other than this, I just leave it to original setting from the factory.

    Thank You
    Andree
     
  4. KiiY

    KiiY Nassau Grouper

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    You can leave the lights on all the time, but their effectiveness is always a matter of the balance between their power and the ambient light. With a lot of ambient sunlight, even strong battery powered lights are going to have pretty minimal effect beyond a few feet. But if you go deeper, dive on darker days, peer into wrecks or under ledges, etc... then the lights will be more effective.


    No, I don't think so. They can be very useful, but unless you do night dives they're not essential for good video. You can start with a UW Red filter which is much cheaper, less troublesome, and gives good results in many situations.


    Depends on your lights. There are halogen, HID, and LED lights and they all have different color temperatures, so you have to set your white balance differently for all of them.

    HID is pretty close to sunlight, so you can use the daylight setting on your camera. Halogen is more yellow and you should manually white balance if possible. Never really looked at LED, so I'm not to sure about those.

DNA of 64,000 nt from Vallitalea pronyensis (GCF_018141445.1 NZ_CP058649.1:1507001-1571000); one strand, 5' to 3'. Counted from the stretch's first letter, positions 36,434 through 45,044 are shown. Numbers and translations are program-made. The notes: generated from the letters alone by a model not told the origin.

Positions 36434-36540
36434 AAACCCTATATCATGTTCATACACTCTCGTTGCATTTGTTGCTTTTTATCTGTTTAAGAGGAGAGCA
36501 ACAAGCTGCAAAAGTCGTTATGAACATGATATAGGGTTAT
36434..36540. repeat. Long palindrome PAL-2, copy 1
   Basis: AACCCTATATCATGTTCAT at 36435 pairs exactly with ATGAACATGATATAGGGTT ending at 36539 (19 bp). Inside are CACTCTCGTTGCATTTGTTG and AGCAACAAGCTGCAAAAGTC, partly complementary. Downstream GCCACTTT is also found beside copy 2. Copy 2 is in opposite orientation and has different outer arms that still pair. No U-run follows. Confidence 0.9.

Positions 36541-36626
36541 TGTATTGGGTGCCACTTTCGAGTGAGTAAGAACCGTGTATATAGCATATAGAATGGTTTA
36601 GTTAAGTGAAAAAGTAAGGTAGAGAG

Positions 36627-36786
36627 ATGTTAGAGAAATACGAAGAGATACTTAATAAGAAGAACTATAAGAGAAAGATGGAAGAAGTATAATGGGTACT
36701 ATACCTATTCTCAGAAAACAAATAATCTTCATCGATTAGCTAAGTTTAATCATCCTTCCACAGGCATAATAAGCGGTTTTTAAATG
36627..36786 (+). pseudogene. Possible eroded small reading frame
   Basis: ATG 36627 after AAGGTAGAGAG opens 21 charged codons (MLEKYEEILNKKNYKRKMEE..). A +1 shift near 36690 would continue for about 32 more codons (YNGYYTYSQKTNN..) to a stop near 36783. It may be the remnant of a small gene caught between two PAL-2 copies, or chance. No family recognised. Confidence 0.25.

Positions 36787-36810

5. Video rookie

    Video rookie Nassau Grouper

    # of Dives: 50 - 99
    Location: Azle, TX
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    Most of my video has been done without lights, with some as deep as 110 ft.
    Conditions will dictate if you need lights or not. Generally when diving clear blue water (Bahamas, Bonaire, Cozumel, Roatan) the lights are more trouble than they are worth. Also, your budget will probably be a factor in lights, and how much they will help.

    Personally I found that a manual white balance did more for my video quality than lights. For macro, shooting under ledges, and swim throughs, the lights are helpful, but you also have to be aware of "hot spots" the light create.

    If you are new to video, my recommendation is to hold off on the lights for now.
     
  6. V_kids

    V_kids Angel Fish

    22
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    Good Morning guys!
    thank you for all the advises.
    I will remember all this advises and apply it for this sunday :)
    I hope I can get a good UW video ^^
    BTW
    the LED color temperature is around 9000k
    any suggestion for the white balance, if im using this LED 1000 lumen light? + i dont need to take off the red filter when I'm turning the LED light on right?